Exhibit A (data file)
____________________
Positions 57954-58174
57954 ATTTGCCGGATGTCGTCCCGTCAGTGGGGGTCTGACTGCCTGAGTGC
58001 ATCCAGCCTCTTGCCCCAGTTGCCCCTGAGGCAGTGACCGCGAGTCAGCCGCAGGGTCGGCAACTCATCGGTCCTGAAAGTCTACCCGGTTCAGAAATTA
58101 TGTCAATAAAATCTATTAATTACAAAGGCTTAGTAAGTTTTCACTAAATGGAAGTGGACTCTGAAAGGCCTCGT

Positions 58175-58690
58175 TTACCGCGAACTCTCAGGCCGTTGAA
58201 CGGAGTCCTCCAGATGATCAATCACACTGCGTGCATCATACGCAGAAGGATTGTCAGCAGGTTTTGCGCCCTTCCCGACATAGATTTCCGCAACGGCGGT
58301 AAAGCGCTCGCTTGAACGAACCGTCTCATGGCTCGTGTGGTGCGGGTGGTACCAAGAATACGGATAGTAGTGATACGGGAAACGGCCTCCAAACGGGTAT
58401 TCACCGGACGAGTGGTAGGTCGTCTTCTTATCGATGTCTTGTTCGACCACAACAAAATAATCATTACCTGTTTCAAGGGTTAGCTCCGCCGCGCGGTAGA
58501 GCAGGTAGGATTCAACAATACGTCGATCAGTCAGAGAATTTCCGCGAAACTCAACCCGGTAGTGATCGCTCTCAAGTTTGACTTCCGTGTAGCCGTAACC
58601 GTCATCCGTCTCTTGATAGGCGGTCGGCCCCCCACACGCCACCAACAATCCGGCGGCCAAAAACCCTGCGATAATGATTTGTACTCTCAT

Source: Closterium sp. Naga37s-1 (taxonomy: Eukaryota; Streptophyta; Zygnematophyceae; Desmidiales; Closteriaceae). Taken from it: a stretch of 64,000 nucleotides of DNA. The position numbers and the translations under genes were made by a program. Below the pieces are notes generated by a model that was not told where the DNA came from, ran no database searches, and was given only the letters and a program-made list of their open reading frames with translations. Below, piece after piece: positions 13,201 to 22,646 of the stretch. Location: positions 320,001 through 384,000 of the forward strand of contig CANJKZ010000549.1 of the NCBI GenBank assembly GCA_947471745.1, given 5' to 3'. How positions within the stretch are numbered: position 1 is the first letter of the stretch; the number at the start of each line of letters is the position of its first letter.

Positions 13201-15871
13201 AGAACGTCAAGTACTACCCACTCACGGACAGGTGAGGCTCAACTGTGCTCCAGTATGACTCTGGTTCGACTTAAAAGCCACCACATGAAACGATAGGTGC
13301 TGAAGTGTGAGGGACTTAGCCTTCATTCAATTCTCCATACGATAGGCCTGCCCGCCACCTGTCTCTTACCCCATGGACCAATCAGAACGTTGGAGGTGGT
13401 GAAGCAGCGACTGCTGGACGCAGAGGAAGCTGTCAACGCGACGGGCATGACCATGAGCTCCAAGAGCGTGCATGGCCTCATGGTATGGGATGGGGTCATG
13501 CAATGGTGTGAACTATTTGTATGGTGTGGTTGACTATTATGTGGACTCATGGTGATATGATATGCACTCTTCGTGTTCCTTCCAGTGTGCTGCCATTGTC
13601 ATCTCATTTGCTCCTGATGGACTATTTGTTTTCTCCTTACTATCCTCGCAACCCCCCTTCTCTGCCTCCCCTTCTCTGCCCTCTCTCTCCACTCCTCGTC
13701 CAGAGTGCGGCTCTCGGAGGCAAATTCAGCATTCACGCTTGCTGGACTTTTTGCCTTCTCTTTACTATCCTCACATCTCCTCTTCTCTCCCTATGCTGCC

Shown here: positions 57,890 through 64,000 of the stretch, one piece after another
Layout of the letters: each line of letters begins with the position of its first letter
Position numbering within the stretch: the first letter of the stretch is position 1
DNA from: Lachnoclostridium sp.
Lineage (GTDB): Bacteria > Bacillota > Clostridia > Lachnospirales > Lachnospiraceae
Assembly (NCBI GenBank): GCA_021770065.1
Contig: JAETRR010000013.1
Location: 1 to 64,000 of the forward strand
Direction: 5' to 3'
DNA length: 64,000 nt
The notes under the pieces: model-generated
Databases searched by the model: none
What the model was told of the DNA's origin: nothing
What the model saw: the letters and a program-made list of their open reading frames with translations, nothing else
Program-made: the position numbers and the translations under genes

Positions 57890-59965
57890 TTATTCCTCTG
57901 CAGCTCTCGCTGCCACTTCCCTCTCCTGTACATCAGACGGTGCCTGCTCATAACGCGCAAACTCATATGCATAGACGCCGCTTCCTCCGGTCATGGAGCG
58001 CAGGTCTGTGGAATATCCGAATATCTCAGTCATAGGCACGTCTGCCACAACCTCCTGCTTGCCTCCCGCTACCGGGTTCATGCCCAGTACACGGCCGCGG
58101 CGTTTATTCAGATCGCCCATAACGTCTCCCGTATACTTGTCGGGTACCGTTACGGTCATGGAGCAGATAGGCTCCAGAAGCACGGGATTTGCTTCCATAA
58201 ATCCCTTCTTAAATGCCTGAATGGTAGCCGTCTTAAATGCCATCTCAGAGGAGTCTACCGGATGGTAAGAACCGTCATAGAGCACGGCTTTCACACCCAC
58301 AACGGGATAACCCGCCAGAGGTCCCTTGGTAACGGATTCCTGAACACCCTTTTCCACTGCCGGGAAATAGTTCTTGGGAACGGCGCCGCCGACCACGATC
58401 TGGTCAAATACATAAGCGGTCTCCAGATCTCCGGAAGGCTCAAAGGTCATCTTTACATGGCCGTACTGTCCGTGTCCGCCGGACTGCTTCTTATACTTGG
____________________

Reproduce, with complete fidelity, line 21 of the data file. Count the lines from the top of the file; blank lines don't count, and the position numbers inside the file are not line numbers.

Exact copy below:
Layout of the letters: each line of letters begins with the position of its first letter